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A Complete Guide To Estate Planning

One might think of real estate and the housing market when they hear about estate planning. However, it is actually the process of planning and assigning your “estate” to successors and descendants. In this case, estate refers to all of someone’s assets, liquid or physical.

When choosing how to assign your assets to heirs, it is essential to consider whether a will or a trust is the better option. It might seem silly to consider these things when you are only 30 and have plenty of time left. It might also seem irrelevant if you don’t have much other than a house and some scattered investments. However, it’s never too early to begin.

Estate Planning
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What Is A Will?

Most people have seen enough mystery movies to have some archetypal idea of what a will is. You make a will, maybe someone notarizes it, and then all your family is angry because someone else is getting what they want. It’s deeper than that, however.

The biggest thing that is different is the probate process. When someone passes, the items noted in the will do not simply pass to the designated heirs. Instead, an appointed executor must file for probate. This is where a probate court distributes the items and collects on debts.

The process can take years to settle. It is also public, so any nosy family can file disputes and drag the process out while trying to lay claim to various assets. This also invokes court fees paid from the estate, meaning less is given to heirs.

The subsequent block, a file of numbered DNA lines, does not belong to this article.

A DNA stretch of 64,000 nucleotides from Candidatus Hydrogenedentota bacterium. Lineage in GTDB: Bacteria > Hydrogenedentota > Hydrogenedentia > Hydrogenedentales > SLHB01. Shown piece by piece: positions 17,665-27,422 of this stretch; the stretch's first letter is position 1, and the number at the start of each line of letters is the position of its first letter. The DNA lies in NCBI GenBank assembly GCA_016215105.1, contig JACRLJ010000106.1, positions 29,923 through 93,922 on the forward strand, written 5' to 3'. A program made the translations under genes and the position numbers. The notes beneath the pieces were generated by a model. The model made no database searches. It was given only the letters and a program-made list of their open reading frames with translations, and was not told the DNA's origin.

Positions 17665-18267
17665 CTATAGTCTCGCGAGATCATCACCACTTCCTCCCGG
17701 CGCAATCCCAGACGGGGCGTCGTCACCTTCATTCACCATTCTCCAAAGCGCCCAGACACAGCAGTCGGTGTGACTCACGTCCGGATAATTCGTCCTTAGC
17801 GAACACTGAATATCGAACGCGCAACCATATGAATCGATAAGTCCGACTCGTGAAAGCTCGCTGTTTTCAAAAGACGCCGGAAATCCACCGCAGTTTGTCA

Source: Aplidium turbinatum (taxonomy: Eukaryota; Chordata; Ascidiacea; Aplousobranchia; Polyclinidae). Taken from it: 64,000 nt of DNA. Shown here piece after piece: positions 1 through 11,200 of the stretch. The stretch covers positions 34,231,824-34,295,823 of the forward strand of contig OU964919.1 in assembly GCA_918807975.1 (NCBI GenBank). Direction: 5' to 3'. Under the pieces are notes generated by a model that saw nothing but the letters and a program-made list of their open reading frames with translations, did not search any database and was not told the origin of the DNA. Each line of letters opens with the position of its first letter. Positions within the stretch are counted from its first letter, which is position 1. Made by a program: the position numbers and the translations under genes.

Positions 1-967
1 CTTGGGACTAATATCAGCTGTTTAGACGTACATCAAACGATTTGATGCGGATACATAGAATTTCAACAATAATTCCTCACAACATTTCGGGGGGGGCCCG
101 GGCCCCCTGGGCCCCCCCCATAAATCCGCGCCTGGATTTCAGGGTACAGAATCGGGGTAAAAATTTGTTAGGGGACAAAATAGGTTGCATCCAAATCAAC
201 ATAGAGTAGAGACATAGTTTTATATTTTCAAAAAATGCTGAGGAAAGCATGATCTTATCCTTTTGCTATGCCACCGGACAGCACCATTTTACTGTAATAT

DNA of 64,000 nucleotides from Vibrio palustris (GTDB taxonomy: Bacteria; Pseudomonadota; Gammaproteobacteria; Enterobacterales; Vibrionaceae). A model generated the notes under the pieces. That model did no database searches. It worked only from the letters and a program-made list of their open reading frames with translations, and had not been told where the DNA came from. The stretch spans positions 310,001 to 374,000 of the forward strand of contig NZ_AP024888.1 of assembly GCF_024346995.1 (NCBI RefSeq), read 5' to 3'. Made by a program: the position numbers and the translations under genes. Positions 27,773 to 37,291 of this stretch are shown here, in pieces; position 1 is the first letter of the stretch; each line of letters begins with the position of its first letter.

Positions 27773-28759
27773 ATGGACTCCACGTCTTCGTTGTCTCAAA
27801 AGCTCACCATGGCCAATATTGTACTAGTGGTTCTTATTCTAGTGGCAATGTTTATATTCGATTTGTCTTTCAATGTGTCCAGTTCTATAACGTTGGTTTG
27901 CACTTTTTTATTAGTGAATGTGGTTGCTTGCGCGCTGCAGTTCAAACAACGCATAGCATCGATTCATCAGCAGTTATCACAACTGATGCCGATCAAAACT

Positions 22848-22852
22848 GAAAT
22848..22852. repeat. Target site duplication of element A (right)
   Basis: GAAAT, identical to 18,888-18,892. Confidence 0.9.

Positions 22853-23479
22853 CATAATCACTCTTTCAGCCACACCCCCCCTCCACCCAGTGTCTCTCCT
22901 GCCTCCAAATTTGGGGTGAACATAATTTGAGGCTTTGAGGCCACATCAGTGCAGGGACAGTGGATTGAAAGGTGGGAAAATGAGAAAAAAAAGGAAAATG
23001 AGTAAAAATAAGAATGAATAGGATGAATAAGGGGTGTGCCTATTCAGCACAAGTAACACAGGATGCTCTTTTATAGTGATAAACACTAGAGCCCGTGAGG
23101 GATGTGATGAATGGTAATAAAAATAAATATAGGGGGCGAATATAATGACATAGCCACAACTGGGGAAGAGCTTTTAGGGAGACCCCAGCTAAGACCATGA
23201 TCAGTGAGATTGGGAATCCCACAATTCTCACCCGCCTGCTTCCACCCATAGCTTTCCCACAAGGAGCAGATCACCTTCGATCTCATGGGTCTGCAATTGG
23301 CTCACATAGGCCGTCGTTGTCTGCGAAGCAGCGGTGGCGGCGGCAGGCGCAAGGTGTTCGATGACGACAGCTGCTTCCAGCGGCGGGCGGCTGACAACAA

If the will does not line up with other documents, it can cause problems. Heirs listed in wills that do not line up with other assets listing beneficiaries in the contract will also cause problems. Wills also don’t cover joint assets.

What is a Will
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What Is A Trust?

A trust is similar to a will because it protects your assets. A revocable trust, often called a living trust, also allows for change and flexibility like a will. Because a trust is a whole legal structure and not just a designation, it bypasses the probate process.

When you set up a trust, you will appoint a trustee (that’s you or a joint owner like a spouse) to manage the trust. You also name a successor who will take over the trust if you can no longer manage it.

While they protect your privacy and are more airtight regarding the law, they also have flaws. Trusts are more costly and time-consuming than wills. If you believe you will pass soon, a trust might not be ready before your time. It can also be expensive because of the cost of retitling assets in the trust’s name.

protects your assets
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Is A Trust Or A Will Better?

While many people have turned towards trusts in modern times, it is more a matter of “and” rather than “or.” A will is a good initial plan. It covers any unexpected advent that could result in your passing and is a fill-in before a trust is ready. A will is also acceptable if it covers simple items that don’t require much effort to pass on.

A trust is suitable for expensive and valuable items like houses, significant investments, and other assets. They also create a bulletproof system that avoids probate. Trust is best for an incapacitated person, too. If the trustee is in a coma or mentally incapable, a successor or joint trustee can step in to manage the assets. Anyone with conditions or a family history of certain conditions should consider a trust.

Trust or a Will Better
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Conclusion

Despite the complexity and burden of estate planning, it is something best-taken care of early. Life is unexpected, so having a will gives people peace of mind. And when there’s time, setting up a trust guarantees the right people receive what they are entitled to get.